Tough lessons: How teachers are seeking answers at Auschwitz

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As pupils across the country prepare to return to lessons, Paul Vallely joins a group of teachers on an educational trip to Auschwitz to ask: how do you bring the real horrors of history alive in the classroom?

For me, it is the suitcases. The ancient brown leather is battered and crumpled. But the letters are clear enough. Each bears only the name and date of birth of its owner. Some belonged to adults. But many belonged to children. It is not hard to imagine how the child's mother selected the bare essentials to pack – the Nazis often provided lists, reminding mothers not to forget their child's favourite toys – while their father lettered the outside of the case in white paint – to make sure that things went as right as they could for their little one.

Some of the lettering is clumsy, but on most cases it is careful – in cursive script, in block capitals, in neat italics. Each is individual. It is the kind of thing every parent has done when their child is going off on their own for the first time. Love as preparation. Sometimes that is all you can offer to accompany them. But these children were not going on a school trip. They were going to Auschwitz.

For Stephen Guy, it is the photographs of the countless inmates in their rough-cloth striped uniforms, which line the corridors of one of the prison blocks. Stephen is a lecturer in communication and culture at Stourbridge College, a further- education institute in the West Midlands. He pauses before the long row of images. "There is something about the process of starvation that is also a process of dehumanisation," he says. "The more people are starved, the more they look the same – the eyes protrude, the cheeks hollow, the faces become skeletal. Then their heads are shaved, and they all wear the same prison uniform. It drains their individuality, which must have made them easier to kill. But that girl there," he adds, pointing, "she looks like one of my girls at school."

For Manprit Gill, it is the story told by a colleague who visited Auschwitz the year before on one of several dozen trips organised for pupils and teachers by the Holocaust Educational Trust. "She was OK until she got home," Manprit, from Barr Beacon College in Walsall, where she teaches Good and Evil to Year 9, tells me. "Then she took one look at her own children and burst into tears. We all live with our own consequences," she says elliptically and lapses into silence.

A journey to Auschwitz affects everyone differently – though quite what is the impact of this louring place upon those who go there as part of a stag weekend is hard to imagine. Yes, there are stag weekends to Auschwitz now, or more specifically to the beautiful medieval city of nearby Krakow. They consist of a vodka-drinking competition on Friday evening, a night in Poland's "coolest club" on Saturday and a day of shooting pump-action shotguns and automatic rifles at a local gun club on Sunday. On the Saturday they slot in a bus ride to the death camp. With nigh-on 600,000 visitors a year, the Nazi concentration camp is now, bizarre as it might seem, one of Europe's leading tourist attractions.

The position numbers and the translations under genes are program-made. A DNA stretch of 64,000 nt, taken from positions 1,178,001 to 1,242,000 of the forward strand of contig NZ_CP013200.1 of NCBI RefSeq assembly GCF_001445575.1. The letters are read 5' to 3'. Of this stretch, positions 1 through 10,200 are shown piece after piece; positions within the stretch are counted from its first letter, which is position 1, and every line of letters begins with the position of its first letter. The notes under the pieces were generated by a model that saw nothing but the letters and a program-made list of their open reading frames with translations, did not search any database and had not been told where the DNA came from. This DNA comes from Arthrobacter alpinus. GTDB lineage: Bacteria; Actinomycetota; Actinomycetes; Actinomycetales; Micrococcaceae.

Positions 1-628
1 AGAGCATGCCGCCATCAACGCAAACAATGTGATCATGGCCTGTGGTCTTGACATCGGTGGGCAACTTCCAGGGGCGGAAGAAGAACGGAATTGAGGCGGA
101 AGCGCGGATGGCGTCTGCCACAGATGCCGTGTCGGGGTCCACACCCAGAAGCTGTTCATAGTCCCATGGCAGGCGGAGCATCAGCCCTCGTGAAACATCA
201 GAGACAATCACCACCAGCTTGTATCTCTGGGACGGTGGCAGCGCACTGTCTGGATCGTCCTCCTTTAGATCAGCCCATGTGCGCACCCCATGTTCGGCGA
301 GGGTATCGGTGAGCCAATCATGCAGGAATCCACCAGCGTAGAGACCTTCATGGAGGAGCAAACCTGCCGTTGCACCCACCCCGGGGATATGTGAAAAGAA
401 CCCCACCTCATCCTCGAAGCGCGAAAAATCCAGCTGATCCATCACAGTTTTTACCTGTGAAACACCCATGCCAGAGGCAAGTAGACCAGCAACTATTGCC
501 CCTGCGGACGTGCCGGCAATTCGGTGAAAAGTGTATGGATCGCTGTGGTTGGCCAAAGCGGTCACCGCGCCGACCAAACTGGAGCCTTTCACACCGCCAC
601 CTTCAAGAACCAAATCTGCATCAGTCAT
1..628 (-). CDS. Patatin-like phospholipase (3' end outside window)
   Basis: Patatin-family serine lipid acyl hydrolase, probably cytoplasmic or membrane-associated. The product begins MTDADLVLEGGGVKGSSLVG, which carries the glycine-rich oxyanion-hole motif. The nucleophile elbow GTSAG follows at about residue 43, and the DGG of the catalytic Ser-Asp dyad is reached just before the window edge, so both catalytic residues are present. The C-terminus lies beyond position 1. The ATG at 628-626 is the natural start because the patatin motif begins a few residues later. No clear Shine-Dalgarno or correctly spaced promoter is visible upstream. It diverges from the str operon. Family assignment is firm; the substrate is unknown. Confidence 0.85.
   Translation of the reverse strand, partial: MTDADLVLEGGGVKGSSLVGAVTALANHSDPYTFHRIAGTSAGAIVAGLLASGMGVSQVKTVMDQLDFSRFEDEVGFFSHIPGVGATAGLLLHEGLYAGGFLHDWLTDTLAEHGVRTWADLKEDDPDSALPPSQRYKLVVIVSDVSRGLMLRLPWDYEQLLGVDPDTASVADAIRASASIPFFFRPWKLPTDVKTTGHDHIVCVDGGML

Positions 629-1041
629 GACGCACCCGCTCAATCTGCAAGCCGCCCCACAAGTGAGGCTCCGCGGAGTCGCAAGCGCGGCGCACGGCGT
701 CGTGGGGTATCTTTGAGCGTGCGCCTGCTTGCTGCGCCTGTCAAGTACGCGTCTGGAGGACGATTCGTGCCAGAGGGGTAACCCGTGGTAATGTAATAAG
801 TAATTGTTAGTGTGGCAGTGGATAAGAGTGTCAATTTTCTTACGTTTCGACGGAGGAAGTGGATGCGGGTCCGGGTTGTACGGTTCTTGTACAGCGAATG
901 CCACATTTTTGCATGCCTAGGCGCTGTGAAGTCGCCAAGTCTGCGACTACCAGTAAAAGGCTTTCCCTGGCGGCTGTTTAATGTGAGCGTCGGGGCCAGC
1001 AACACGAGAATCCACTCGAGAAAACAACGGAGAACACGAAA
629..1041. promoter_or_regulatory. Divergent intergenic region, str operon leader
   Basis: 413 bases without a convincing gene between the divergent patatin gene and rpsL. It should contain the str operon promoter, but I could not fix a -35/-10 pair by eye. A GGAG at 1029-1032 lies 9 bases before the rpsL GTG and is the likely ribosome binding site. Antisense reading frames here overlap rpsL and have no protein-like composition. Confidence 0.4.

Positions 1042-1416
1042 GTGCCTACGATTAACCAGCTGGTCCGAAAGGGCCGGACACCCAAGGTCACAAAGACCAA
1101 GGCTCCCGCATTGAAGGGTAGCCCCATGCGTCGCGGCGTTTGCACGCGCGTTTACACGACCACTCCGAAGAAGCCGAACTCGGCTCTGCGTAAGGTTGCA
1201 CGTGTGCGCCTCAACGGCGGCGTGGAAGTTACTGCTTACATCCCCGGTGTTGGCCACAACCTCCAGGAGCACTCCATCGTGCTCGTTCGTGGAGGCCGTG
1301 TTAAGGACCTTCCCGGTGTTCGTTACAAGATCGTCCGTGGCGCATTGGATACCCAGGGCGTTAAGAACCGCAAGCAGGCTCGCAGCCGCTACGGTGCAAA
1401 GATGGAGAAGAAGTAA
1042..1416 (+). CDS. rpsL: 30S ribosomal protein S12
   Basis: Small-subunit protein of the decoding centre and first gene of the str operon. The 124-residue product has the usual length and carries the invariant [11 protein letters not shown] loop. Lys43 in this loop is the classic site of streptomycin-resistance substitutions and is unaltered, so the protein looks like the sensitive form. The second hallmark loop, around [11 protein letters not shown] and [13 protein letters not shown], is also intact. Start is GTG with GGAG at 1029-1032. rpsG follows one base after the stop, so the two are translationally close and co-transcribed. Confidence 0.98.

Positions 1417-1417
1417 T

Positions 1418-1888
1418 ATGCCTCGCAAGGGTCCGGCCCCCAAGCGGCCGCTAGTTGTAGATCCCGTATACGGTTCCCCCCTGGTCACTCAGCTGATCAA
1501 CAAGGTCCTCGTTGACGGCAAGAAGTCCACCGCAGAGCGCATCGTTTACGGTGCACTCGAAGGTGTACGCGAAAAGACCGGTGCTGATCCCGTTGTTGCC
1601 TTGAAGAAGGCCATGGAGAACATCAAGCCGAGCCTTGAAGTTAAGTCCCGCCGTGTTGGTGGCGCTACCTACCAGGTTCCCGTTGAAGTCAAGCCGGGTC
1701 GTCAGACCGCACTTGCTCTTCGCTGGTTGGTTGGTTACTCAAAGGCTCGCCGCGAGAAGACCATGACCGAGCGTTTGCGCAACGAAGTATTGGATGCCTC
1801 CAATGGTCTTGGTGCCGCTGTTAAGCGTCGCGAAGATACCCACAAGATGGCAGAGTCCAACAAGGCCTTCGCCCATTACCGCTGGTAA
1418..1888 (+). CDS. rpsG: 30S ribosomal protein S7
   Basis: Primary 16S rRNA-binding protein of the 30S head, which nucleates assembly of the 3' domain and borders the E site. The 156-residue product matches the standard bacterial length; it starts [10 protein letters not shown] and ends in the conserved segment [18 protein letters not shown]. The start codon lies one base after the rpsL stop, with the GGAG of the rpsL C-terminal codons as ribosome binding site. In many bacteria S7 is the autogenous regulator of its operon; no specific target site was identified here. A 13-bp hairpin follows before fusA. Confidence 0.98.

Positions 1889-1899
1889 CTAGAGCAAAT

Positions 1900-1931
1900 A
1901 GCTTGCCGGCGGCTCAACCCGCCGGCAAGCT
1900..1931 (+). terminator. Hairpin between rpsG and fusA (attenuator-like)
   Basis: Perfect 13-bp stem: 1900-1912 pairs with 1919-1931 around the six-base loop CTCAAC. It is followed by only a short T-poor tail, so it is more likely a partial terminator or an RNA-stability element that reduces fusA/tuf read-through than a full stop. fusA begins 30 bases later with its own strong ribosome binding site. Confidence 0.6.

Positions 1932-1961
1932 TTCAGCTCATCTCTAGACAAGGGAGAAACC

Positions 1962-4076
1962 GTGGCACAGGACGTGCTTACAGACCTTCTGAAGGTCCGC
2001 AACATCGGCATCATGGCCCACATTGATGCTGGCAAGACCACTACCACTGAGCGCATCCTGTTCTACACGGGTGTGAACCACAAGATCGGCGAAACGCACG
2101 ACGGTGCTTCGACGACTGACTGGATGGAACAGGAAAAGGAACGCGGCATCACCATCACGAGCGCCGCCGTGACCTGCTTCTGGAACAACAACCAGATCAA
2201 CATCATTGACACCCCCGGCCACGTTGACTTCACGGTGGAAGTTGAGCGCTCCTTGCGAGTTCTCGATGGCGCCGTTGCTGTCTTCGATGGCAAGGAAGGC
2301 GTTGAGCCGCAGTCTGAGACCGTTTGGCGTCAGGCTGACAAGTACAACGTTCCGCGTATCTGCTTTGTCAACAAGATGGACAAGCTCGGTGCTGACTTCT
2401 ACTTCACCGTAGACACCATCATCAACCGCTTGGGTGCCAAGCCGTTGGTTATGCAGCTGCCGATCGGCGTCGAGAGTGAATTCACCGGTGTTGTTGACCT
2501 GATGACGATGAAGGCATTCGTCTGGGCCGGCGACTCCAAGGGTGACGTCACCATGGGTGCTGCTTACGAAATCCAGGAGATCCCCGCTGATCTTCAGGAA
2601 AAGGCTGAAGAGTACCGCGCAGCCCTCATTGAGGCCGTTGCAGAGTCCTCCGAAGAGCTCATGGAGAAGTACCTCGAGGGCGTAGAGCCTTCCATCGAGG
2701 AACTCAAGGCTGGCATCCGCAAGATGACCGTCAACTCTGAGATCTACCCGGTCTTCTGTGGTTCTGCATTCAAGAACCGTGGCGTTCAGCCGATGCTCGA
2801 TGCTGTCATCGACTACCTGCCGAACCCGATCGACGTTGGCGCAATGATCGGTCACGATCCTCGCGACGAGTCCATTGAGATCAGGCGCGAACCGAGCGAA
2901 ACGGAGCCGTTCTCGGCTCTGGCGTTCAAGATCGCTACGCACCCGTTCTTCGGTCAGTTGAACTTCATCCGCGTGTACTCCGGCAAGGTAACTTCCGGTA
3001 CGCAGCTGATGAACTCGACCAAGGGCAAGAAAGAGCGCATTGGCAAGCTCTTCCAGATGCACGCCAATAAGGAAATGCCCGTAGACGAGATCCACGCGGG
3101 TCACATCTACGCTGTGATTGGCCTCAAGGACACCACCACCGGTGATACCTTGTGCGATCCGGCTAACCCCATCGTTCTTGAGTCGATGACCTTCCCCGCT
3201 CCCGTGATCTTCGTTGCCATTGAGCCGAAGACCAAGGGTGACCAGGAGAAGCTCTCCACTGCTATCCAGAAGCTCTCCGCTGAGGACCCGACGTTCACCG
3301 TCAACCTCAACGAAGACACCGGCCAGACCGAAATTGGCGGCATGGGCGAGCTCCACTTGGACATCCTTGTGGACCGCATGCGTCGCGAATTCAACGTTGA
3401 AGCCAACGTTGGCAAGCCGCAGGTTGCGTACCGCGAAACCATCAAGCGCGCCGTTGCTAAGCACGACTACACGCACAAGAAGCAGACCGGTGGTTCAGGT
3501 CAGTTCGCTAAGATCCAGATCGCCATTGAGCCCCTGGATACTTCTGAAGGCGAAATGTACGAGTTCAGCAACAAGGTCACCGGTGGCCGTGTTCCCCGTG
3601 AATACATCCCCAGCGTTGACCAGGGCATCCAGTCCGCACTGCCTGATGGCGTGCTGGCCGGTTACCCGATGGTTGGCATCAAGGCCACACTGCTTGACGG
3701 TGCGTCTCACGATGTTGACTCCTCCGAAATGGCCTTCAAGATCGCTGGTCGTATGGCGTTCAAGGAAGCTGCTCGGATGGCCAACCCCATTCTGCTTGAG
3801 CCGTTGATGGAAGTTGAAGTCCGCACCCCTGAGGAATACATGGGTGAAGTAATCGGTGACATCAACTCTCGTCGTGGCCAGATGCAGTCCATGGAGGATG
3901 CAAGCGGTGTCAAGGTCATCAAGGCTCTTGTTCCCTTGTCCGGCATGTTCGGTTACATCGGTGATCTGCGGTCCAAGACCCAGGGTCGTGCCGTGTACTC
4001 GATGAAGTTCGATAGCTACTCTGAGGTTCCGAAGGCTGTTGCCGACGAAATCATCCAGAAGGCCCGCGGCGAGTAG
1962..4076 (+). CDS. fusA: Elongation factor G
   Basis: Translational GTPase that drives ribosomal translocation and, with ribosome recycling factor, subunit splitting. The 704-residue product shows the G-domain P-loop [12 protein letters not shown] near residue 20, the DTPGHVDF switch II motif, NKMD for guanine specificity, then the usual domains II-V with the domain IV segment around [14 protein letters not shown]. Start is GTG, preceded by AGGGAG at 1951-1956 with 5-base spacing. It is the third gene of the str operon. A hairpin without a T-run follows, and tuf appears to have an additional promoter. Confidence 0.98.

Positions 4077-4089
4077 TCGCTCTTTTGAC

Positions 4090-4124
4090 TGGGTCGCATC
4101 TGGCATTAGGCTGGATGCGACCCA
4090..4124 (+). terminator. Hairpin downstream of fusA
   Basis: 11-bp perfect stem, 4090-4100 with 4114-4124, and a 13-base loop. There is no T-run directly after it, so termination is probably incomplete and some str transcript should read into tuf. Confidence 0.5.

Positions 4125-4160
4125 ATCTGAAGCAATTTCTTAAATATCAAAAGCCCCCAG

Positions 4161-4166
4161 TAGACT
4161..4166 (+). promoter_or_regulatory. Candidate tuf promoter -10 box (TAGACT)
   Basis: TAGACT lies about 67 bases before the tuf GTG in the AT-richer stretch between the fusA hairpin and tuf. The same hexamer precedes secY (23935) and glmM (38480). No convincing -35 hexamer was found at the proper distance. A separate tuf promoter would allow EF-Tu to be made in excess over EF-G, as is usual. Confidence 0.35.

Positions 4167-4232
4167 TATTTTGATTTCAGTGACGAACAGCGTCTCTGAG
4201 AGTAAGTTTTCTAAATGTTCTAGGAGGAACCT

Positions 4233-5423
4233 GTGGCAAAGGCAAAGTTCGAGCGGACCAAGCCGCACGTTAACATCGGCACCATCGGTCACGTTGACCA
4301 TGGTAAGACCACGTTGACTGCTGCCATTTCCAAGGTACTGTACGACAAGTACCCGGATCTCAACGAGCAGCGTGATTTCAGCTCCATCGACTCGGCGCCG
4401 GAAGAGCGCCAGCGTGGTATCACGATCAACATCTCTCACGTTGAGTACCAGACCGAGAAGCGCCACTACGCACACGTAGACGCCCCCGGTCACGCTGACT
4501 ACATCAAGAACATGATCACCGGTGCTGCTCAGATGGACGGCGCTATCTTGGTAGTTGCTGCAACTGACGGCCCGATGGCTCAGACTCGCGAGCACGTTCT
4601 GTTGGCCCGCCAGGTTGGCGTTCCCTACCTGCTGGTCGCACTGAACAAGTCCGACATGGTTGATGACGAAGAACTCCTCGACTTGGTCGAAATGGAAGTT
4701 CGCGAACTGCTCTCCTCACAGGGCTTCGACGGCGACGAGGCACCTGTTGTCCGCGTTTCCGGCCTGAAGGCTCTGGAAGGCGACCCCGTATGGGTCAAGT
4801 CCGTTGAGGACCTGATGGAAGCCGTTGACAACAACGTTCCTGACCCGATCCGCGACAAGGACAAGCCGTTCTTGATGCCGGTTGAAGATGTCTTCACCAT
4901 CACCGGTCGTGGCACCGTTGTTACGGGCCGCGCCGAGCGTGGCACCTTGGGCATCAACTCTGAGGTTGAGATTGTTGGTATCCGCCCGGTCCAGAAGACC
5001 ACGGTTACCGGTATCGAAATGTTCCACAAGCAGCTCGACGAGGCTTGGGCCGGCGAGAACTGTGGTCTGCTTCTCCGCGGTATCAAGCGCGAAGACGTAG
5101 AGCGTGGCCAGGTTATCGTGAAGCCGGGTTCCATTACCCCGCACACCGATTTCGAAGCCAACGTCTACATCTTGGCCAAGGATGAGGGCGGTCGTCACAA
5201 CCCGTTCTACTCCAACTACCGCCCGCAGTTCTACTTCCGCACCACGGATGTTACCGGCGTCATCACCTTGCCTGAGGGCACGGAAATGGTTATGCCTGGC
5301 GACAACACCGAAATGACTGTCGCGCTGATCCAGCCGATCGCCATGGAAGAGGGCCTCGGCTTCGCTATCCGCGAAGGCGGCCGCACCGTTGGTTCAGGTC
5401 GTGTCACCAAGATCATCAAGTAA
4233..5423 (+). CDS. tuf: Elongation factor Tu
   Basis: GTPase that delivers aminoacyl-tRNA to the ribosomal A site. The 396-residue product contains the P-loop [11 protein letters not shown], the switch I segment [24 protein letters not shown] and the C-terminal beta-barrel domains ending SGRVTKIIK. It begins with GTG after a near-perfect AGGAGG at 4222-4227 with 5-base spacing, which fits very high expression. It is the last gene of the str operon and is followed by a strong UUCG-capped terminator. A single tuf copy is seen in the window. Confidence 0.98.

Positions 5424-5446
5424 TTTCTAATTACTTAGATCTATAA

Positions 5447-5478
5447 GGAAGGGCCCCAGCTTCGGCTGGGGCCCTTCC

But for those who today pass beneath the gateway to the first of the three Auschwitz camps – with its cruel lie of a wrought-iron motto "Arbeit Macht Frei" ("Work makes you free") – it is an experience which reduces most visitors to a stunned silence. Nothing you have read or seen quite prepares you for the cold and calculated reality.

First, you come to the kitchen block, where the inmate-workers were musicians whose surreal secondary task was to play Mozart to new arrivals – to delude them into a sense that the place could not be as bad as it was going to be. Then the brick-built blocks with tiers of shoddy wooden bunks, contrasted with the solid-marble water troughs in the washing-rooms, used by inmates before they left the camp each day to work in local factories.

Next comes the hospital block, where the camp doctor, Josef Mengele, and others did experiments without anaesthetic on thousands of twins, dwarfs and people with physical abnormalities. They tested out methods of quick sterilisation, some very painful, so that healthy Jews could be kept for slave labour but prevented from breeding and crowding the "living space" for the Aryan race.

And, finally, the prison block, where the Gestapo had their HQ with starvation cells, coffin-like oxygen-deprivation cells and chimney-like cells, barely a metre square, in which four or five prisoners would be forced to stand for days on end, for crimes as trivial as smoking or talking in working hours.

The cellar is still there in which a cyanide rat-poison gas called Zyklon B was first used on people to test whether it might be used for mass exterminations of undesirables. The head of the SS, the former chicken-farmer Heinrich Himmler, arrived at the camp in June 1940 to approve the gas. He then ordered construction of a far bigger site, Auschwitz II-Birkenau, which was to be not merely a work camp but a death camp in which the "final solution of the Jewish question" was to take place.